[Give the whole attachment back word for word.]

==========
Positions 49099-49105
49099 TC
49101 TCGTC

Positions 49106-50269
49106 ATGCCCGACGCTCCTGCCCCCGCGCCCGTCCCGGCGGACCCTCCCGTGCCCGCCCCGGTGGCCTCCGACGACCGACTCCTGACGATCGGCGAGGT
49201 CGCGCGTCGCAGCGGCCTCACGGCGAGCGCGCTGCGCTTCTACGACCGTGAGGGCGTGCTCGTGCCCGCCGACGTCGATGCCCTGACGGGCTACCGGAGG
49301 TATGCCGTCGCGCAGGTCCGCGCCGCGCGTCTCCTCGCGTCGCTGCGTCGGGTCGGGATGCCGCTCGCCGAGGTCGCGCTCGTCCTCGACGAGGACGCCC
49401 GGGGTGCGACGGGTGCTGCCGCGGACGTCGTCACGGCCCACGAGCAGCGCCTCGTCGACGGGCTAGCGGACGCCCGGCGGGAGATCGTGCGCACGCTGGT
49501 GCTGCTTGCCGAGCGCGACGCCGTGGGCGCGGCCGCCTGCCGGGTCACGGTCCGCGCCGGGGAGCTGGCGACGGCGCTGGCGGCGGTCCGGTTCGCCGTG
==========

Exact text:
Positions 49099-49105
49099 TC
49101 TCGTC

Positions 49106-50269
49106 ATGCCCGACGCTCCTGCCCCCGCGCCCGTCCCGGCGGACCCTCCCGTGCCCGCCCCGGTGGCCTCCGACGACCGACTCCTGACGATCGGCGAGGT
49201 CGCGCGTCGCAGCGGCCTCACGGCGAGCGCGCTGCGCTTCTACGACCGTGAGGGCGTGCTCGTGCCCGCCGACGTCGATGCCCTGACGGGCTACCGGAGG
49301 TATGCCGTCGCGCAGGTCCGCGCCGCGCGTCTCCTCGCGTCGCTGCGTCGGGTCGGGATGCCGCTCGCCGAGGTCGCGCTCGTCCTCGACGAGGACGCCC
49401 GGGGTGCGACGGGTGCTGCCGCGGACGTCGTCACGGCCCACGAGCAGCGCCTCGTCGACGGGCTAGCGGACGCCCGGCGGGAGATCGTGCGCACGCTGGT
49501 GCTGCTTGCCGAGCGCGACGCCGTGGGCGCGGCCGCCTGCCGGGTCACGGTCCGCGCCGGGGAGCTGGCGACGGCGCTGGCGGCGGTCCGGTTCGCCGTG